Lemken launched its new Solitair DT drill last autumn with one 6m machine it was able to use last year in the UK, says the firm’s Paul Creasy.

“The unique feature is the pre-running wavy disc that runs in front of the drilling disc coulter,” he says. “This enables the machine to be used in low disturbance situations where bad blackgrass is an issue, for example.

“And although we don’t sell it as a direct drill, with our OptiDisc H coulter bar this machine is well able to run in low till systems and drill into green cover crops too.”


Väderstad’s Inspire is a new 12m, high-capacity precision seed drill with a responsive double disc seed coulter system.

Väderstad has two new innovations to introduce to the market. The first of which is its new 12m, high-capacity precision seed drill with responsive double disc seed coulter system – the Inspire, which is now available in the UK for the 2023 season.

Offered in two different models – the 1200S and 1200C – the S is a seed only version which is equipped with a 5000-litre seed hopper. The C is a combi version which includes a 7200-litre hopper holding both seed and fertiliser in two separate compartments, which is later mixed into the same airstream and placed together into the soil.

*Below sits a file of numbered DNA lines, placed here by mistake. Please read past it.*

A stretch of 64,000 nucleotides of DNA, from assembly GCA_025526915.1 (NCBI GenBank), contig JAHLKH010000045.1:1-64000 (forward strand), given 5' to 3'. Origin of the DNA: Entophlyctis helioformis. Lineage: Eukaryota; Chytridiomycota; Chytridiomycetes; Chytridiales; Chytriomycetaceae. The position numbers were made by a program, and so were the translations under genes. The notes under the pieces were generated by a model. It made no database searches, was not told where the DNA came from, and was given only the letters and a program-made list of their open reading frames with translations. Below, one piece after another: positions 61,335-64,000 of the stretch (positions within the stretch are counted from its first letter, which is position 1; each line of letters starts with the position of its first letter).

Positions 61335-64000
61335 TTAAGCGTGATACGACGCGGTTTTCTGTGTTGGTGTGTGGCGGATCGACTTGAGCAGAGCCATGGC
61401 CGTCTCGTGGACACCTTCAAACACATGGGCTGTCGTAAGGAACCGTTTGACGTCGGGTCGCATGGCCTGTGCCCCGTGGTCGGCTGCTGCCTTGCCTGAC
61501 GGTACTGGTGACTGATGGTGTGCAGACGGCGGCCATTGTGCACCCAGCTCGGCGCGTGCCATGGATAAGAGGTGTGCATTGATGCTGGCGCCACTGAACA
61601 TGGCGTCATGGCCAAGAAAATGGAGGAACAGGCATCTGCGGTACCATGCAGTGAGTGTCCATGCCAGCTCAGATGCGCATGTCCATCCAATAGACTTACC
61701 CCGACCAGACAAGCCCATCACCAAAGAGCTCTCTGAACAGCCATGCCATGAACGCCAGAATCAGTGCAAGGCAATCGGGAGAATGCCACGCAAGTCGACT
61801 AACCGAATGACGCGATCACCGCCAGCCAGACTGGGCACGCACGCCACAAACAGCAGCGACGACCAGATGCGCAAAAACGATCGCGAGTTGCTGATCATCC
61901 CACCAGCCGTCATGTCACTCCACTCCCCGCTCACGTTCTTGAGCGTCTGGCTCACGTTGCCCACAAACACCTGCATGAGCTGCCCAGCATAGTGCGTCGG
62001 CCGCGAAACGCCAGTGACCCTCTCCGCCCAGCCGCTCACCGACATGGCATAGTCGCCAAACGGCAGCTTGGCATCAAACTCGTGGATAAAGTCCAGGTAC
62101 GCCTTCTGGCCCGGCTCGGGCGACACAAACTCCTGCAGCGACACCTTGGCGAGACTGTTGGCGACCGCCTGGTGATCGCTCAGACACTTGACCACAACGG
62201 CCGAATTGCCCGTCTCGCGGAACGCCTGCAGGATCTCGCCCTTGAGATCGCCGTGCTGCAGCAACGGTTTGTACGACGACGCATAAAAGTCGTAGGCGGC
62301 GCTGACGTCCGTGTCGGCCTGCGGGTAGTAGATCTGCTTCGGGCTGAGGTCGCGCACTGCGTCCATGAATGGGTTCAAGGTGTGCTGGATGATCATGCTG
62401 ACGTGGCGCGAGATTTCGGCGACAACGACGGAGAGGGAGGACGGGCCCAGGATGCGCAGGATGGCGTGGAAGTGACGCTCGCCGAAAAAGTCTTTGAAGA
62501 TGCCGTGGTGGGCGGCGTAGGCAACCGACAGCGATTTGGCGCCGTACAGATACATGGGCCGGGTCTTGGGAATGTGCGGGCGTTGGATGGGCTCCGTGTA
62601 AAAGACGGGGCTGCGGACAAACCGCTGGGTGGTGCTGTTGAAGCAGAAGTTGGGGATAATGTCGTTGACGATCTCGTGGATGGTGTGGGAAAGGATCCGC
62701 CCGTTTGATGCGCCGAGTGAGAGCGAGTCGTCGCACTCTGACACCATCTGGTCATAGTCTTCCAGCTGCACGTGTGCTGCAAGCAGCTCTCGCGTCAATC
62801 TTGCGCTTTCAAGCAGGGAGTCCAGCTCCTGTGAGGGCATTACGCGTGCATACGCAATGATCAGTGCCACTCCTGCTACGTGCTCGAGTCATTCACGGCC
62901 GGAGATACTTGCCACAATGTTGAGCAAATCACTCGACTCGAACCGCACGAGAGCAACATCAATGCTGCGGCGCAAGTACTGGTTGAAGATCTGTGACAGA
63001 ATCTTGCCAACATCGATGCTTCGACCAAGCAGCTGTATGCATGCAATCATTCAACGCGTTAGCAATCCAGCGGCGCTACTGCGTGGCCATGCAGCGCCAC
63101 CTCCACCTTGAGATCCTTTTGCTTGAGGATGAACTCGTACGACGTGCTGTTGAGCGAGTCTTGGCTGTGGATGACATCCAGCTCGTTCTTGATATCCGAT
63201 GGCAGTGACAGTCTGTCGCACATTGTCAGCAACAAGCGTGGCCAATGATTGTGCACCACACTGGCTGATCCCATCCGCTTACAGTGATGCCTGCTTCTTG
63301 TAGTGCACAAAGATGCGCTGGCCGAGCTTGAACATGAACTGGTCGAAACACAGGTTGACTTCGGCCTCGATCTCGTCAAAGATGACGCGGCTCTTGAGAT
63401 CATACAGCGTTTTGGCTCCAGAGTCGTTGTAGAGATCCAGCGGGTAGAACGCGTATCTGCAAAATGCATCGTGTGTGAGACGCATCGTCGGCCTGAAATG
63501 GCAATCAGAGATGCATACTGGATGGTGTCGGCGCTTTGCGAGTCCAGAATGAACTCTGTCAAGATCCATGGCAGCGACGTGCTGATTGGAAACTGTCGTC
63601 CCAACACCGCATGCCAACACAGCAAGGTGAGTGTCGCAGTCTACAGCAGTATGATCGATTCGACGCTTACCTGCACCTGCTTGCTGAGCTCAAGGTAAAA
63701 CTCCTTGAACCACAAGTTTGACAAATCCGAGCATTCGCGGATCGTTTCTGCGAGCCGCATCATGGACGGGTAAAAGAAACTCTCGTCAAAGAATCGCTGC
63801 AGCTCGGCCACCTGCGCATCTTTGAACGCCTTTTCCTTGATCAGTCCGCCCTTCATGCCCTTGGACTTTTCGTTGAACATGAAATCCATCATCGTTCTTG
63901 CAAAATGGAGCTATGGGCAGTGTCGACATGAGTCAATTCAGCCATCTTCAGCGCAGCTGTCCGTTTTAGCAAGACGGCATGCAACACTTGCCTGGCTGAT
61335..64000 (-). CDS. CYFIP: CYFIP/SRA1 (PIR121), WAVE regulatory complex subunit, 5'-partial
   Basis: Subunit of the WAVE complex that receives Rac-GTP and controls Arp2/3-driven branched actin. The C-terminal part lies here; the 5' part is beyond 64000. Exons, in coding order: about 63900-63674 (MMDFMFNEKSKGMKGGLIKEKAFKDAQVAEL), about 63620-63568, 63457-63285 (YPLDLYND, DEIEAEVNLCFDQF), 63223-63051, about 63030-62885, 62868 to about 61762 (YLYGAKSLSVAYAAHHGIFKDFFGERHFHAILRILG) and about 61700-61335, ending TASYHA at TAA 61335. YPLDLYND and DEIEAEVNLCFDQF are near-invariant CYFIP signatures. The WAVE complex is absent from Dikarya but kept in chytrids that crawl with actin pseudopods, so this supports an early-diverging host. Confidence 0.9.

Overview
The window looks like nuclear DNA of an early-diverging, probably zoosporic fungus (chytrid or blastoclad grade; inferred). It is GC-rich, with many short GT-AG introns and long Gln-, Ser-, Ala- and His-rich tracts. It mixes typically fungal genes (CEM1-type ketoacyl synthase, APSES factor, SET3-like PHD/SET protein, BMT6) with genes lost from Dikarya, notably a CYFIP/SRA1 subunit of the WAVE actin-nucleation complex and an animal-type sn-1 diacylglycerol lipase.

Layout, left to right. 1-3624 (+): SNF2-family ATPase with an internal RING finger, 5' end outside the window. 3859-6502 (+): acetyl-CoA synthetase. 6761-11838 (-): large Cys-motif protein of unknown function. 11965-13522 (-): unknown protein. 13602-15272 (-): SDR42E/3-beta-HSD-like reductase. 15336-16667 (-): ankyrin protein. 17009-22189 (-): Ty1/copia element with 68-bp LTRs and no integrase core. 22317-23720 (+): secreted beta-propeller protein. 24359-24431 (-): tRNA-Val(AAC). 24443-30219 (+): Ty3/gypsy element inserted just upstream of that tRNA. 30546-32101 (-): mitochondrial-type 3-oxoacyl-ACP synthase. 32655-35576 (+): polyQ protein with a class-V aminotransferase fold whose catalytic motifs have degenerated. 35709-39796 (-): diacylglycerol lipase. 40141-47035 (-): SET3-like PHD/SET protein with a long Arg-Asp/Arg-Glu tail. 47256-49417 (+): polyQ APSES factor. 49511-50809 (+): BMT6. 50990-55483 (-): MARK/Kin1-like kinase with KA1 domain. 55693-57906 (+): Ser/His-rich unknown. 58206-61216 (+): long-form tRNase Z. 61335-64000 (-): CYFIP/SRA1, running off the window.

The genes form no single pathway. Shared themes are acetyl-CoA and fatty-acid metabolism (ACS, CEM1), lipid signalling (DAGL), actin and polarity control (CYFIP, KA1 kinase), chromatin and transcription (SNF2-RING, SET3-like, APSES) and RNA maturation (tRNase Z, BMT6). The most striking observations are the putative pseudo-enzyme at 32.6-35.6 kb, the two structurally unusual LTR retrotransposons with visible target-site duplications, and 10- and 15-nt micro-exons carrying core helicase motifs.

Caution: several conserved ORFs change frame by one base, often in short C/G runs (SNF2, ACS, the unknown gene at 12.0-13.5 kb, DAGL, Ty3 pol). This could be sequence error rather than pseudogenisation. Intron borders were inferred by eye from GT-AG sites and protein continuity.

Eight separate sections – each with a Fenix III metering unit – allow for high output and variable rate application and section control – down to 1.5m sections.

Both the S and C models have a double disc seed coulter system to help them adapt to field irregularities, meaning a constant seed depth and accurate seed placement should be maintained, says the firm.

Drilling is controlled via the iPad-based management system Väderstad E-Control, which can also connect to an ISOBUS task control system.

In addition to the Inspire, Väderstad’s new Proceed concept drill is targeted at advancing seeding technology. The firm attests that the concept machine could be capable of increasing the yield potential of a full range of crops, including wheat, barley, oilseed rape, sugar beet, peas, maize and sunflower.